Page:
Dan Cowden's Reviews > History of US Naval Operations in WWII, 15 Vols

History of US Naval Operations in WWII, 15 Vols by Samuel Eliot Morison
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Jan 08, 12

bookshelves: history, military, literature

Although it has occasionally been proven wrong about its facts, Morison's 15-volume History of US Naval Operations in WWII is still considered the definitive work on the whole subject; certainly no one else has attempted to replicate both the depth and the breadth of this work.

Largely compiled from official reports during and directly following the war, it suffers from the limitations of those sources and that timeline. Many of the reasons why things happened were still classified when Morison wrote (such as the intercepts which led to the Americans knowing about the Japanese attack on Midway in advance) and some judgments were made without the benefit of perspective (Morison later regretted his harsh treatment of Short and Kimmel for Pearl Harbor and concluded that they had received a raw deal).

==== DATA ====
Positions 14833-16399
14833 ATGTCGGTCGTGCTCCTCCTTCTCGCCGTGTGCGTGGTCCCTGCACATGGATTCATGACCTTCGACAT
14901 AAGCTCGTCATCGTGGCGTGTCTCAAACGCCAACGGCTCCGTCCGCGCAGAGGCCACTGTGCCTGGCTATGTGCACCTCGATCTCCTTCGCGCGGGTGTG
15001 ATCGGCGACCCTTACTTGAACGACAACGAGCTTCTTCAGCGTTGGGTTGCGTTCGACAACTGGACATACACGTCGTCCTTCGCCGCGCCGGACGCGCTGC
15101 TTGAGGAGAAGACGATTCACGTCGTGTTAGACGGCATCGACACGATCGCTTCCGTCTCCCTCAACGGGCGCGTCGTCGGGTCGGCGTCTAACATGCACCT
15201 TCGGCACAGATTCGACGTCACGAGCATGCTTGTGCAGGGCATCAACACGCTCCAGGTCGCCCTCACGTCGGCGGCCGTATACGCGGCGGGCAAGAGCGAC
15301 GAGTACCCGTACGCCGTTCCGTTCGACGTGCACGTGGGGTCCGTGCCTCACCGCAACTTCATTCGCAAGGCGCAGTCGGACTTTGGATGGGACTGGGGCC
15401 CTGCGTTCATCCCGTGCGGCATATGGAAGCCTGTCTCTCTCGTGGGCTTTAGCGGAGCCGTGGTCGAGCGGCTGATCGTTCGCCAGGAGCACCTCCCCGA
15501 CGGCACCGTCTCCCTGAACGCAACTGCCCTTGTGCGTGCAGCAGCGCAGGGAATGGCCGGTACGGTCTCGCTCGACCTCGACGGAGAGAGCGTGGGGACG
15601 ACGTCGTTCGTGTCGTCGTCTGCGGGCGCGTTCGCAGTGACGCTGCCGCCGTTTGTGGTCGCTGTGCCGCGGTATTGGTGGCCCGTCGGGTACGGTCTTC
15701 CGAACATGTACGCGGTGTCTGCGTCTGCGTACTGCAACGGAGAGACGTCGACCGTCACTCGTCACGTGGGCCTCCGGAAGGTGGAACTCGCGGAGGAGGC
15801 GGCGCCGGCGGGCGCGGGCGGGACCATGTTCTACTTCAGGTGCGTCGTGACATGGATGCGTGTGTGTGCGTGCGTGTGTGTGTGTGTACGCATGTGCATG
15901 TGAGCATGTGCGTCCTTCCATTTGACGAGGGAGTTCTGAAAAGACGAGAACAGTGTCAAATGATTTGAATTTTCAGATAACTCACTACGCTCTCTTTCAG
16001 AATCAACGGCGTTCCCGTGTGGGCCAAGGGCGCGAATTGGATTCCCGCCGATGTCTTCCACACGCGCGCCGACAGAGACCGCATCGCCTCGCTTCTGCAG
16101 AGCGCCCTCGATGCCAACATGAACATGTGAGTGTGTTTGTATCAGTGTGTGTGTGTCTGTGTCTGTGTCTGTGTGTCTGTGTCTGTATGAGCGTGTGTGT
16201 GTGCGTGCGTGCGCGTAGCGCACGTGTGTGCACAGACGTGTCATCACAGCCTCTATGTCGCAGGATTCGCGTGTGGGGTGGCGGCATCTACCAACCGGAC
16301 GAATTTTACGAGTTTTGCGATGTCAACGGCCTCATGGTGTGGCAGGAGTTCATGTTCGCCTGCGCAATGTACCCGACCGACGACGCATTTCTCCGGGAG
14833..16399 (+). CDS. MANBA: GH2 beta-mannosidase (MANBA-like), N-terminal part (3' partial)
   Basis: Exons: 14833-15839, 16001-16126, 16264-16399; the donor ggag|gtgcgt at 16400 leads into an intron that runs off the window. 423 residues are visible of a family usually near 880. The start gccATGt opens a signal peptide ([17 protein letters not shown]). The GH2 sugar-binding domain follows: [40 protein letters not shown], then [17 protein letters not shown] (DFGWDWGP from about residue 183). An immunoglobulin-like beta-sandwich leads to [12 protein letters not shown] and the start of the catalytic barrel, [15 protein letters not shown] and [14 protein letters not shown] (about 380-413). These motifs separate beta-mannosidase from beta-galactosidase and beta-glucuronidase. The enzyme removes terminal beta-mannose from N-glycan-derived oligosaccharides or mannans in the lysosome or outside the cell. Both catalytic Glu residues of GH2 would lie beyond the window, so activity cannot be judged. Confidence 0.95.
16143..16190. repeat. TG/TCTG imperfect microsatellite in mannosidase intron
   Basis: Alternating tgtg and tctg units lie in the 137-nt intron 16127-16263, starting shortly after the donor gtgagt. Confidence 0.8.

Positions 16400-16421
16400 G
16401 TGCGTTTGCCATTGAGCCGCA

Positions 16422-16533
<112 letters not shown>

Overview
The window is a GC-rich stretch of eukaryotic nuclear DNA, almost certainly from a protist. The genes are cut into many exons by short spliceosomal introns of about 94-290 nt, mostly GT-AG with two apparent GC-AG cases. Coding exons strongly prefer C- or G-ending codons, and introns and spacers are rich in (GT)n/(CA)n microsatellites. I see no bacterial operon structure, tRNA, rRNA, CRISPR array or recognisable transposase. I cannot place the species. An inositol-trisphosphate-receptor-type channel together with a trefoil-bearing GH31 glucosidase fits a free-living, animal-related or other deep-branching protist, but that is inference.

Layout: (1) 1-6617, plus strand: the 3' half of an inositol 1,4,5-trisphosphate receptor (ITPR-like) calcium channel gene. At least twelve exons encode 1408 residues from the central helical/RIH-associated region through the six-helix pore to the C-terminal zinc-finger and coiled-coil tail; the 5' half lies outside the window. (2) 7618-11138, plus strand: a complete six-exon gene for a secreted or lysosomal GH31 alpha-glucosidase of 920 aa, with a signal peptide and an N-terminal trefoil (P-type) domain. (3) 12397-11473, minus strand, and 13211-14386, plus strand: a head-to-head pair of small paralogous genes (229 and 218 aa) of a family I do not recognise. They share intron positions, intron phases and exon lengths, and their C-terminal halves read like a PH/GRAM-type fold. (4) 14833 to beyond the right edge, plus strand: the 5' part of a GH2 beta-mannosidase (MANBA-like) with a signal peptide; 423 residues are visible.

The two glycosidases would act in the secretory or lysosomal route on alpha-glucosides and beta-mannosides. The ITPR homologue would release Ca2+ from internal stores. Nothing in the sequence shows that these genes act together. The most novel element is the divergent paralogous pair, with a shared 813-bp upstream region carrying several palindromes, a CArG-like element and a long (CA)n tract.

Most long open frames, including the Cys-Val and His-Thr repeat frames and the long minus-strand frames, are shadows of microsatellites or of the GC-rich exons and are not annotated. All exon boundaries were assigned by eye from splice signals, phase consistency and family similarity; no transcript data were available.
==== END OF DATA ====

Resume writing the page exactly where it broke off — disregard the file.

Despite its flaws, this remains one of the standard works on the subject, and can be found in the bibliography of nearly every following book dealing with the US Navy in WWII.
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